ESC: Better, faster care results in less STEMI deaths in France
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The overall rate of death in patients hospitalized with STEMI decreased from 1995 to 2010 in France, with possible factors associated with this decline including an increase in the proportion of STEMI patients who were women younger than age 60, and an increase in the use of reperfusion therapy and recommended therapeutic measures following an MI, according to a study presented Aug. 27 at the European Society of Cardiology Congress in Munich.

The study was simultaneously published in the Journal of the American Medical Association.

“Several sources, including registries specific to acute MI [AMI] and large administrative or billing databases, have shown a decrease in mortality in patients with STEMI over the past 10 to 15 years. This decline is usually attributed to increased use and improved delivery of reperfusion therapy, in particular primary PCI,” the study authors wrote. “We hypothesized that, beyond primary PCI, other factors such as temporal changes in patient population characteristics may account for part of the observed reduction in mortality of patients with STEMI.”

Thus, Etienne Puymirat, MD, of the Hôpital Européen Georges Pompidou in Paris, and colleagues conducted this study to assess the association between changes in early mortality following STEMI and patient management and risk profile. The researchers analyzed data from four one-month French nationwide registries, conducted five years apart (in 1995, 2000, 2005 and 2010), which included a total of 6,707 STEMI patients admitted to intensive care or coronary care units.

During the study period, the average age of patients with STEMI declined from 66.2 years to 63.3 years, and history of cardiovascular disease, such as heart attack, heart failure, peripheral artery disease, stroke or transient ischemic attack also decreased.

The proportion of younger women (60 years or less) with STEMI increased from 11.8 percent to 25.5 percent. That, according to the researchers, is consistent with their increased prevalence of smoking (from 37.3 percent to 73.1 percent) and obesity (from 17.6 percent to 27.1 percent). The proportion of younger patients developing STEMI despite not having hypertension, diabetes or hypercholesterolemia increased markedly, particularly in younger women.

The study authors also found that the use of reperfusion therapy increased over time, from 49.4 percent to 74.7 percent, with more frequent use of primary PCI (11.9 percent to 60.8 percent). The use of evidence-based treatments during the first 48 hours from admission increased gradually over the 15-year period, including the early use of beta-blockers, ACE inhibitors or angiotensin-receptor blockers and statins. Also, there was increasing early use of antiplatelet agents and low-molecular-weight heparin.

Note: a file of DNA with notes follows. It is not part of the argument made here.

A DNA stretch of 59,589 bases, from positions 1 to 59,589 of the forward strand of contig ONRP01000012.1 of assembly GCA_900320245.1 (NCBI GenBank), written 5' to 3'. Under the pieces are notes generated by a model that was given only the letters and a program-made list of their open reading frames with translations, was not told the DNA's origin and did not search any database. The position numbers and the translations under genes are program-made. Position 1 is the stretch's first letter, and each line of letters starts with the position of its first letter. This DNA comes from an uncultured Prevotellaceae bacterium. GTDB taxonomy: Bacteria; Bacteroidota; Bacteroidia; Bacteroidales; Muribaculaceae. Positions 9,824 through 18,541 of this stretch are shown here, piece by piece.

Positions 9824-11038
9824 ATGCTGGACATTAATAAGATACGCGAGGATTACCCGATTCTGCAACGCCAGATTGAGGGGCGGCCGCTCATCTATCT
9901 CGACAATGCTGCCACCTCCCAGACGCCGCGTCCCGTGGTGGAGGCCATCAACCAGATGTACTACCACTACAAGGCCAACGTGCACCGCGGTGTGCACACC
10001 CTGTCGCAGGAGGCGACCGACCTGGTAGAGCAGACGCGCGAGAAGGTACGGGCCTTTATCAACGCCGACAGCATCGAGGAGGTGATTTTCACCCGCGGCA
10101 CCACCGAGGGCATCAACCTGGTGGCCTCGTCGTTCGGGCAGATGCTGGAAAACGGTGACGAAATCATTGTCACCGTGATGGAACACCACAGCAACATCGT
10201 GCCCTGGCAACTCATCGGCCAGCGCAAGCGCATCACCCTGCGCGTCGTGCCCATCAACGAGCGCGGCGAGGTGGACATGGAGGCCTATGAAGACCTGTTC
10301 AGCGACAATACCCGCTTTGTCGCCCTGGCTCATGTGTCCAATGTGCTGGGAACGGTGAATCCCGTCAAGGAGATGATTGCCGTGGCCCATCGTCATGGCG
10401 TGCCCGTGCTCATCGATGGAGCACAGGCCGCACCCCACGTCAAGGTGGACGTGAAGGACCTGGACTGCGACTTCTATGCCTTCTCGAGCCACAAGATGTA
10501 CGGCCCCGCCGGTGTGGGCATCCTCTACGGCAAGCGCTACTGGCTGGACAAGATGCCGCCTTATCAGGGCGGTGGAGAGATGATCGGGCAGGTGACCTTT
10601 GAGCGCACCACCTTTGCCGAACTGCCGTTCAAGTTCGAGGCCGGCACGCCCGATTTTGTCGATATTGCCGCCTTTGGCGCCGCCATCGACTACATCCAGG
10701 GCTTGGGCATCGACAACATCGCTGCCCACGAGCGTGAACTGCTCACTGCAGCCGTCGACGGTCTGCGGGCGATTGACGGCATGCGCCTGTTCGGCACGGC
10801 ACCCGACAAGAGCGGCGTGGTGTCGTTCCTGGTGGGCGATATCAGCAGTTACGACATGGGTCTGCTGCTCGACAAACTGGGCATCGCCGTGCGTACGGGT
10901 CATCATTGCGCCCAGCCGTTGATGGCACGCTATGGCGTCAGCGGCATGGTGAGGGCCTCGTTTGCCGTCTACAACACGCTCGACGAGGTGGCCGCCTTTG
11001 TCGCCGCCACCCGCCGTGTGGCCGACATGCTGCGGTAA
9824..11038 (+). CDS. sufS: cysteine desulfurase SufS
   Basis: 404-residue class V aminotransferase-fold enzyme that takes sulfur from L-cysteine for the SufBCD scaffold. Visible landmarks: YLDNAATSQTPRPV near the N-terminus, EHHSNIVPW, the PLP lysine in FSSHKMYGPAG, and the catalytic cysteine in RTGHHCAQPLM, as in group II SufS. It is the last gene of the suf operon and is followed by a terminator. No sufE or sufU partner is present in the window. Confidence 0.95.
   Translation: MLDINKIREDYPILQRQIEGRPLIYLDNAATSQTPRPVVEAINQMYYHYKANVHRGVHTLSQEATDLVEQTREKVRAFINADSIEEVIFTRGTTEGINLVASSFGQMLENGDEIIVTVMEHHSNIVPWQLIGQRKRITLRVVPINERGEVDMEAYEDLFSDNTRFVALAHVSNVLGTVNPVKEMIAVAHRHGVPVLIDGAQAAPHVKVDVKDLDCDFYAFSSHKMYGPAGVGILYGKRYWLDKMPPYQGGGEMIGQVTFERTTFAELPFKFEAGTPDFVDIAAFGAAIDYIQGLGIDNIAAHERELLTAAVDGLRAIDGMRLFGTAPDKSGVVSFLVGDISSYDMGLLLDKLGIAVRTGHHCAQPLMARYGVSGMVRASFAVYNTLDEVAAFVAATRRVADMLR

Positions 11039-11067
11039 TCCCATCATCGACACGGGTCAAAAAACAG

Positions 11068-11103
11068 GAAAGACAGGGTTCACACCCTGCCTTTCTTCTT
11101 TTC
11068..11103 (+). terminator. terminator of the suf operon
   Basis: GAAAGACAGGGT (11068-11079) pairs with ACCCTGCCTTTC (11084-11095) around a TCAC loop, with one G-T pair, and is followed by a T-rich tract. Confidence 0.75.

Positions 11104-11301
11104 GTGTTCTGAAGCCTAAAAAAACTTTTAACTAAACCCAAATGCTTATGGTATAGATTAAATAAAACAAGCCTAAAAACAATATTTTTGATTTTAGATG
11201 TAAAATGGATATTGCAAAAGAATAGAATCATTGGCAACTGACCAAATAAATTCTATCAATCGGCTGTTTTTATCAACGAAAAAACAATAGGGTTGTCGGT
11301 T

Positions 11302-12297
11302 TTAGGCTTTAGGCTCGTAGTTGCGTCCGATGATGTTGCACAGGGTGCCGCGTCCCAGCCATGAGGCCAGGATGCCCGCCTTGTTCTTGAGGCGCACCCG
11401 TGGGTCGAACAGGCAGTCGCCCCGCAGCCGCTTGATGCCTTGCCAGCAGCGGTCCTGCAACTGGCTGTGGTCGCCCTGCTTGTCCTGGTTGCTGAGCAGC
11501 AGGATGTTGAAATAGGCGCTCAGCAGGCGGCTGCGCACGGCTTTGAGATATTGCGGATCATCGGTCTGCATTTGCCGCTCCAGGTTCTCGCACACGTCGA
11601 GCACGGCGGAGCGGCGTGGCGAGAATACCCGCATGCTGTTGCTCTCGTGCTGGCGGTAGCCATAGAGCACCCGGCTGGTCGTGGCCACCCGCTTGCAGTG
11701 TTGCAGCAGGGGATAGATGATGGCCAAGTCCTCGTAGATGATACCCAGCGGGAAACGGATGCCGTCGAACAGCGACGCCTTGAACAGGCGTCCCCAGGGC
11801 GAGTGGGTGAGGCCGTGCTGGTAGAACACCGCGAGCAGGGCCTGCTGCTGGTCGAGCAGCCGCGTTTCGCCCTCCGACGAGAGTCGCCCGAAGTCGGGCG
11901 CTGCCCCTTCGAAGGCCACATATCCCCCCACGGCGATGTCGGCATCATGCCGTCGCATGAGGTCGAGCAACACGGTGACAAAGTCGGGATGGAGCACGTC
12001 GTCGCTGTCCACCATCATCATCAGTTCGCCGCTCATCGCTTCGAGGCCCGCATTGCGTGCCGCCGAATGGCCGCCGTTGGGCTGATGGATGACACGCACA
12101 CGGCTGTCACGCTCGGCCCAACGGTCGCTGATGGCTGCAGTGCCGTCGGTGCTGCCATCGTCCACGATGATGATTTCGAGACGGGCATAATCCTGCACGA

The 30-day mortality rate decreased from 13.7 percent in 1995 to 4.4 percent in 2010; mortality decreased from 9.8 percent to 2.6 percent in men and from 23.7 percent to 9.8 percent in women. “Consistent with the decrease in mortality, major hospital complications of STEMI also decreased over this time period,” wrote the authors.

In addition, time from symptom onset to hospital admission decreased, with a shorter time from onset to first call, and broader use of mobile intensive care units.

“This change [in mortality] is explained largely by major improvements in the delivery of care for AMI, including the more frequent implementation of reperfusion therapy, the more frequent use of primary PCI, as a reperfusion method, and use of potent adjunctive evidence-based therapies (including antithrombotic agents, statins, beta-blockers and ACE inhibitors or angiotensin-receptor blockers),” Puymirat et al wrote. “It may also be related to changes in patient behavior, such as faster calls for medical assistance after symptom onset and more frequent use of the pre-hospital mobile intensive care system, as well as changes in the general organization of care for STEMI patients, with the concentration of care provision in a smaller number of institutions, treating larger numbers of patients.”

They also added that this progressive decline in early mortality has been observed and is consistent in the nationwide surveys and many other sources in the U.S. and Europe.

However, Puymirat and colleagues acknowledged the limitations in their observational study, including that none of the registries considered was population-based. Also, the French national healthcare policy and the volume and structure of the centers included in the registries may have changed over the 15-year span of the study.

They concluded that future reductions in the incidence and mortality related to acute MI will need specific targeting of preventive measures toward younger women and possibly younger men.